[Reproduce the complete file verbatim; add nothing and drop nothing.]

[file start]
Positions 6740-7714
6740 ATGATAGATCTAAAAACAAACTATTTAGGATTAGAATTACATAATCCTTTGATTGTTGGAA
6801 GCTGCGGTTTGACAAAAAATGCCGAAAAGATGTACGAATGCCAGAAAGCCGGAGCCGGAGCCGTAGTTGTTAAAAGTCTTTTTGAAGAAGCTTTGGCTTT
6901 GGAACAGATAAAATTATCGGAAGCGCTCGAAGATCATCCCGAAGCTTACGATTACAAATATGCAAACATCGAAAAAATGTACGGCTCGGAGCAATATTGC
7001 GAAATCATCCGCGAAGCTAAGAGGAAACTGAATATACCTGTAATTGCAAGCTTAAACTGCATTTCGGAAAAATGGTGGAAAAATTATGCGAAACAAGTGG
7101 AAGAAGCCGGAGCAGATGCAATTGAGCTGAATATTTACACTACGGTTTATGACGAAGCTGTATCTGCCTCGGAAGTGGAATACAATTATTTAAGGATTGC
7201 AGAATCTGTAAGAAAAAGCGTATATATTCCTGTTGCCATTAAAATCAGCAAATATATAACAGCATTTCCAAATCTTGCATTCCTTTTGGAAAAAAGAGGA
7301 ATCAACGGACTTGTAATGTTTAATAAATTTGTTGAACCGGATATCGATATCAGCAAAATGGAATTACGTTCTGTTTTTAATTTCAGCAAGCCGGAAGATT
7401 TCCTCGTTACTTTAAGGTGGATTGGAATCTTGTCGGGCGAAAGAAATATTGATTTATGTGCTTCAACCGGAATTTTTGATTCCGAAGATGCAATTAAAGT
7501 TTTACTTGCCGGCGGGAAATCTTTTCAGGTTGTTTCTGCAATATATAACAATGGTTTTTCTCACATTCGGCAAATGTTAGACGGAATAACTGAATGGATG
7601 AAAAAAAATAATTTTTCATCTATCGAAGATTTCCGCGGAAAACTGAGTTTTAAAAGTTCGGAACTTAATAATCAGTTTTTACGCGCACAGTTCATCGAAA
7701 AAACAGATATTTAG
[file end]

Positions 6740-7714
6740 ATGATAGATCTAAAAACAAACTATTTAGGATTAGAATTACATAATCCTTTGATTGTTGGAA
6801 GCTGCGGTTTGACAAAAAATGCCGAAAAGATGTACGAATGCCAGAAAGCCGGAGCCGGAGCCGTAGTTGTTAAAAGTCTTTTTGAAGAAGCTTTGGCTTT
6901 GGAACAGATAAAATTATCGGAAGCGCTCGAAGATCATCCCGAAGCTTACGATTACAAATATGCAAACATCGAAAAAATGTACGGCTCGGAGCAATATTGC
7001 GAAATCATCCGCGAAGCTAAGAGGAAACTGAATATACCTGTAATTGCAAGCTTAAACTGCATTTCGGAAAAATGGTGGAAAAATTATGCGAAACAAGTGG
7101 AAGAAGCCGGAGCAGATGCAATTGAGCTGAATATTTACACTACGGTTTATGACGAAGCTGTATCTGCCTCGGAAGTGGAATACAATTATTTAAGGATTGC
7201 AGAATCTGTAAGAAAAAGCGTATATATTCCTGTTGCCATTAAAATCAGCAAATATATAACAGCATTTCCAAATCTTGCATTCCTTTTGGAAAAAAGAGGA
7301 ATCAACGGACTTGTAATGTTTAATAAATTTGTTGAACCGGATATCGATATCAGCAAAATGGAATTACGTTCTGTTTTTAATTTCAGCAAGCCGGAAGATT
7401 TCCTCGTTACTTTAAGGTGGATTGGAATCTTGTCGGGCGAAAGAAATATTGATTTATGTGCTTCAACCGGAATTTTTGATTCCGAAGATGCAATTAAAGT
7501 TTTACTTGCCGGCGGGAAATCTTTTCAGGTTGTTTCTGCAATATATAACAATGGTTTTTCTCACATTCGGCAAATGTTAGACGGAATAACTGAATGGATG
7601 AAAAAAAATAATTTTTCATCTATCGAAGATTTCCGCGGAAAACTGAGTTTTAAAAGTTCGGAACTTAATAATCAGTTTTTACGCGCACAGTTCATCGAAA
7701 AAACAGATATTTAG